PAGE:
What are the Negatives of a Plant-Based Diet?
One of the most consistent challenges for people on a completely plant-based or vegan diet is getting the full spectrum of proteins that are available in animal products. You can still get the full slate of amino acids required to keep you healthy without eating meat, fish, or poultry, but it is definitely more difficult and takes a bit of planning. Some nutrients like omega-3 fatty acids can be harder to come by in the plant kingdom, but it is still possible to fit them in.
Some nutrients like vitamin D, vitamin B12, and calcium—which many people get from animal foods and dairy products—are readily available in a vegetarian diet. Antioxidant-rich foods are also very common in the fruit and vegetable food groups. With the addition of whole grain cereals, you can end up with a diet entirely composed of plant foods that meets all your nutritional needs, including replacing the protein sources some nonvegetarians are reluctant to give up.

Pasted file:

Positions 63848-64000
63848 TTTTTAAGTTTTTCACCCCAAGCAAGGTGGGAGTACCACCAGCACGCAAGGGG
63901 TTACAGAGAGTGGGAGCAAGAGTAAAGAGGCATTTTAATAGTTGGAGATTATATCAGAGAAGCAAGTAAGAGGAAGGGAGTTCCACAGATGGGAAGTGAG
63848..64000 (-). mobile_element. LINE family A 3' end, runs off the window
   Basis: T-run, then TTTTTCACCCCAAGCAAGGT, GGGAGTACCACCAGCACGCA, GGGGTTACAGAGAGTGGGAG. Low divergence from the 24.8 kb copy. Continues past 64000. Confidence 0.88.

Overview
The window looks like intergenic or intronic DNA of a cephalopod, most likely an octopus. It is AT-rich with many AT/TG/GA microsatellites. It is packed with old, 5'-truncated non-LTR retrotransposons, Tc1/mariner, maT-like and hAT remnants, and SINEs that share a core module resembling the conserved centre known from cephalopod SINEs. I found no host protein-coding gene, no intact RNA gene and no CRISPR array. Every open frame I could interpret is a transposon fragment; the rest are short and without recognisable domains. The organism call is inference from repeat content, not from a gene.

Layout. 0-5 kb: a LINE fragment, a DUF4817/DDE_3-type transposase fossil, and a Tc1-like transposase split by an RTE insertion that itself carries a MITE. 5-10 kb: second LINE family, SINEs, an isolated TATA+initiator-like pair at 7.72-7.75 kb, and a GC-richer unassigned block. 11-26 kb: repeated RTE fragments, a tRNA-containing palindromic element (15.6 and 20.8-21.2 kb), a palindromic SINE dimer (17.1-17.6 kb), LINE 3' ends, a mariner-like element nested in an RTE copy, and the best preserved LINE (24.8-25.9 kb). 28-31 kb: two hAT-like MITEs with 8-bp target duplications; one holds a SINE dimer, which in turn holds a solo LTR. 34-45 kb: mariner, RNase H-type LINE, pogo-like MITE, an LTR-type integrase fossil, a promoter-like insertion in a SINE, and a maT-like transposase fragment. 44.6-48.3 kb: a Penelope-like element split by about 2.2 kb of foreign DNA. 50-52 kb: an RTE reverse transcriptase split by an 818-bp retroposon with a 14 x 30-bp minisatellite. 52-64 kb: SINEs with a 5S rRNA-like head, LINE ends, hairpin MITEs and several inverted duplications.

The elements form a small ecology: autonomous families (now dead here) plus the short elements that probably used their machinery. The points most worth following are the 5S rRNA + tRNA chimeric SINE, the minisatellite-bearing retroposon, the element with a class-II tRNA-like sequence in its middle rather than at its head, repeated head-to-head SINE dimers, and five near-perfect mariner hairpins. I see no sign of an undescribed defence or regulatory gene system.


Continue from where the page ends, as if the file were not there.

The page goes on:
Alternatives to a Vegetarian Diet
Some people are not convinced that a fully vegan diet is for them. Even a vegetarian diet without the occasional bit of meat or fish might seem a touch dull to some. If you fall into this category, the Mediterranean diet might be for you. This diet—which is heavy in healthy fats, low in dairy products, and contains only a small amount of meat and fish—can help lower your risk of heart disease and other chronic conditions that can be related to unhealthy dietary patterns.
Even if you aren’t ready to make the jump to a fully vegetarian diet, switching out some items on the menu can have profound health benefits. This can include swapping simple carbs like white bread or white potatoes for quinoa and brown rice. Tossing some black beans into your tacos instead of carnitas can be a small step toward a lower risk of obesity and other chronic diseases.